The Alta Tramway
Wasatch to Alta (1875-1900)
June 24, 1875
"The Wasatch and Jordan Valley railroad has changed hands, the owners of the Bingham Canyon and Camp Floyd road having purchased the stock and taken possession of the former line. The new owners have already put a force of graders at work on the proposed tramway from the terminus of the road, Fairfield Flat, to Alta; and the order for the rolling stock for the extension has been given." (Salt Lake Herald, June 24, 1875)
June 26, 1875
"The Wasatch & Jordan Valley railroad has been purchased by the Bingham Canyon railroad company, which is now engaged in constructing a tramway or horse railroad from the end of the Wasatch and Jordan Valley railroad to [Alta]. It will be pushed to a speedy completion,..." (Salt Lake Daily Tribune, June 26, 1875)
August 18, 1875
Tracklaying on the W. & J. V. tramway has reached Tannersville, and there is enough iron on hand to reach Alta. (Salt Lake Herald, August 18, 1875)
September 4, 1875
"Little Cottonwood Tramway" Item reports that it is rapidly nearing completion to end at Alta; the grade is complete to Central, and track is but 1-1/2 miles from Alta, and will likely be completed by the end of next week. (Salt Lake Herald, September 4, 1875)
September 14, 1875
"Alta by Rail", completion of the tramway that joins Alta with the terminus of the W&JV, opened on Sunday last, the 12th. "Several passenger cars for the tramway are now on the way from the east, and it is expected will soon be put upon the road." C. W. Scofield plans to put a shed over the entire eight miles, at an estimated cost of 60 or 70 thousand dollars. "It is not many weeks ago that he became the owner of the W. & J. V. ..." (Salt Lake Herald, September 14, 1875)
October 25, 1875
A report of a considerable wreck on "the tramway of the Wasatch and Jordan Valley Railroad, which extends from Fairfield Flat to Alta." It seems that a brakeman on a descending car thought that his brakes would not hold, so he jumped off the car, which promptly took off like a shot, crashing into other cars, mules (killing four of them) and finally ending by pushing the remains of cars, mules and freight out the side of the snowshed. The brakeman took up work elsewhere. (Deseret Evening News, October 25, 1875)
April 8, 1876
The Alta tramway opened up, partially, on the 6th, as far as Tannersville. The first passengers of the season rode up on the 7th. (Salt Lake Herald, April 8, 1876)
June 6, 1876
The Alta Tramway is cleared of snow and in use to Central City, or about 1/4 mile from (below) Alta depot. (Salt Lake Herald, June 6, 1876)
August 17, 1876
The Alta Tramway is being covered with a snowshed. (Salt Lake Herald, August 17, 1876)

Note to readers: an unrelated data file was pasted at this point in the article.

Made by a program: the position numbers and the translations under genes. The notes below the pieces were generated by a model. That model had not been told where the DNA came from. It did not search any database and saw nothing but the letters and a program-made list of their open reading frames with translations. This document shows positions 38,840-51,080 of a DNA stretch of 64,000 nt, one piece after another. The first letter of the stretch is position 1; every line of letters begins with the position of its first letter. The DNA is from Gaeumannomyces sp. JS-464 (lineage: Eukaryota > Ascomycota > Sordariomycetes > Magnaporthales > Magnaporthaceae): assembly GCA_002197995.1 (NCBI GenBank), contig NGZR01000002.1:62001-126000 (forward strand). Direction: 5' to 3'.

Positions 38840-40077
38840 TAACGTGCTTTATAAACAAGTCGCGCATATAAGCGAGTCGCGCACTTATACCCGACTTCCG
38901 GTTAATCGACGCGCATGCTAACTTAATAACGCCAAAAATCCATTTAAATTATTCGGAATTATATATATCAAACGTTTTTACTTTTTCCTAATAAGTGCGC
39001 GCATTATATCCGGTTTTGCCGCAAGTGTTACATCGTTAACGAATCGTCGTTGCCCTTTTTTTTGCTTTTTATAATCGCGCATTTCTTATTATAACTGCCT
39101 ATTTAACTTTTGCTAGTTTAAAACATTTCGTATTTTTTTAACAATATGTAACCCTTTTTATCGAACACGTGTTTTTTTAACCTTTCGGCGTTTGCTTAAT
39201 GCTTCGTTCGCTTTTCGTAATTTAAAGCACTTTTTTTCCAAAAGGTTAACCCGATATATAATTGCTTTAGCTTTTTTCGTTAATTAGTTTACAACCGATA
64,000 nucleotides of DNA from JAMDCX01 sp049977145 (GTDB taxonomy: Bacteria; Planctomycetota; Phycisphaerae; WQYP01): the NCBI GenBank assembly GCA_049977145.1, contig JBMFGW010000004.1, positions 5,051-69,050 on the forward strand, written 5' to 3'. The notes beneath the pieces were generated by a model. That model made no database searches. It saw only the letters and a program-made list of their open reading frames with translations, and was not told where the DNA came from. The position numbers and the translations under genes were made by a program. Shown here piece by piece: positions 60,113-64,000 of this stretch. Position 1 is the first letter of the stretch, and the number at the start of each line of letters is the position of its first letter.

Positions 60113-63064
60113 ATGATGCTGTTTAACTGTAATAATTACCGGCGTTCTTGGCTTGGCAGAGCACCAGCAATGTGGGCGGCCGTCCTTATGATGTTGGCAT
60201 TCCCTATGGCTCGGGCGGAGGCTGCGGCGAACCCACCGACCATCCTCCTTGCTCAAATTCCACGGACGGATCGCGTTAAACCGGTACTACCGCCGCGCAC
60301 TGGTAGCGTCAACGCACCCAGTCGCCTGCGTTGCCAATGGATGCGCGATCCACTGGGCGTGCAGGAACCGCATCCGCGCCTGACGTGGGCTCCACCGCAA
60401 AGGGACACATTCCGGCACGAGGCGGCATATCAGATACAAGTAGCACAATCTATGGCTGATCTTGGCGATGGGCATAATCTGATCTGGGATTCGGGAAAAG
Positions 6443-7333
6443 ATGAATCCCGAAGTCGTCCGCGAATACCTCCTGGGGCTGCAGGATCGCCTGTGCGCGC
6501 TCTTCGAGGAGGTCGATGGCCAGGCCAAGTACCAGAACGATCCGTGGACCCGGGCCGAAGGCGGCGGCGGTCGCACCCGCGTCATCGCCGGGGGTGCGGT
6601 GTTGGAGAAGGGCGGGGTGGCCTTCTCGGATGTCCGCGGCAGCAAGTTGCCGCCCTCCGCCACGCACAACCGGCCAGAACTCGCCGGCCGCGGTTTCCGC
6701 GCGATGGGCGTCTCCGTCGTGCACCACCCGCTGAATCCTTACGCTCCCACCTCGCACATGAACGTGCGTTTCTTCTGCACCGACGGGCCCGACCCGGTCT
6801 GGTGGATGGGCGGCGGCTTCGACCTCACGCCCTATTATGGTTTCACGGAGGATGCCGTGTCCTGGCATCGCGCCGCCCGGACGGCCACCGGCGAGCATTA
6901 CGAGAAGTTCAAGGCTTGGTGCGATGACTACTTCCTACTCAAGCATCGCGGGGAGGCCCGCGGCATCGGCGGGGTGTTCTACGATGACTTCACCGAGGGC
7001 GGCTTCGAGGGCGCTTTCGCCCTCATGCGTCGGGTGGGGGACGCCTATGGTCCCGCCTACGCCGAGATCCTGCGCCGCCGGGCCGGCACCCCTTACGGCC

January 10, 1877
"The horse tramway to Alta is again clear, and the cars running." (The Utah County Enquirer, Provo, January 10, 1877)
March 10, 1877
The Alta tramway is blocked by snow again; is the only road to Alta. (The Utah County Enquirer, Provo, March 10, 1877)
February 21, 1878
"About two hundred feet of the Alta tramway shed was swept away by a snow slide on Tuesday morning. Trains ran through from Wasatch yesterday, the passengers walking over the slide were taken to Alta on cars run down for that purpose." (Salt Lake Daily Tribune, February 21, 1878)
August 2, 1878
"Alta in Ashes," as it burned yesterday. (Salt Lake Daily Tribune, August 2, 1878)
January 1, 1880
A long letter on "Little Cottonwood," written from Alta, December 30, 1879; comments upon the quarries "...along the Wasatch and Jordan Valley Railroad. Passing onward, we soon come to a hotel and outbuildings designated as Wasatch. This is the terminus of steam navigation and here we change cars for Alta via the Tramway. This latter is a continuation of the narrow-gauge, and is a well-built and thoroughly ballasted road with steel rails and comfortable open seat cars, requiring for the upward trip a propelling force of almost three mule-power. For the downward passage, however, gravitation has to be held in check to keep the speed within the limit of safety. We soon enter the snow sheds, and are consequently debarred from viewing some of the most pleasing scenery in Utah." "Once within the snow sheds we wrap our patience as a mantle about us and imagine ourselves comfortable during our two-hours ride to Alta..." (Salt Lake Daily Tribune, January 1, 1880)
April 21, 1881
The tramway to Alta is now open and doing business, the snow blockade being raised. (Salt Lake Daily Tribune, April 21, 1881)
April 5, 1882
The Alta tramway, which has been closed all winter, will be opened again soon. (Salt Lake Daily Tribune, April 5, 1882)
October 14, 1882
Considerable problem on the Alta Tramway - wind is repeatedly blowing down various parts of the snowshed. (Salt Lake Daily Tribune, October 14, 1882)
December 29, 1882
"The Alta Tramway." "The Tribune this morning states that "the mining men and citizens of Alta complain because the railroad company have shut them off from civilization" by closing down the tramway between that camp and Wasatch. In conversation with a Chronicle representative this morning, Mr. Lamborn, assistant general passenger and freight agent of the D.& R. G. road, said he knew of no good reason for complaint on the part of anyone at Alta. It is usual to close down the tramway during the winter months, and the mining and business men of Alta fully expected that the road would be shut down this season. At present there is no ore to be sent down ... and ..., it is hard to see how any reasonable person could expect the tramway to be kept open. Besides, experience has fully demonstrated the danger of running cars up and down the canyon when the snow lies deep on the sides of the mountains, ..." (Salt Lake Evening Chronicle, December 29, 1882)
May 16, 1883
City: "the Alta tramway, running from Wasatch to Alta, will be open for through traffic tomorrow. The tramway has been closed since December." (Salt Lake Evening Chronicle, May 16, 1883)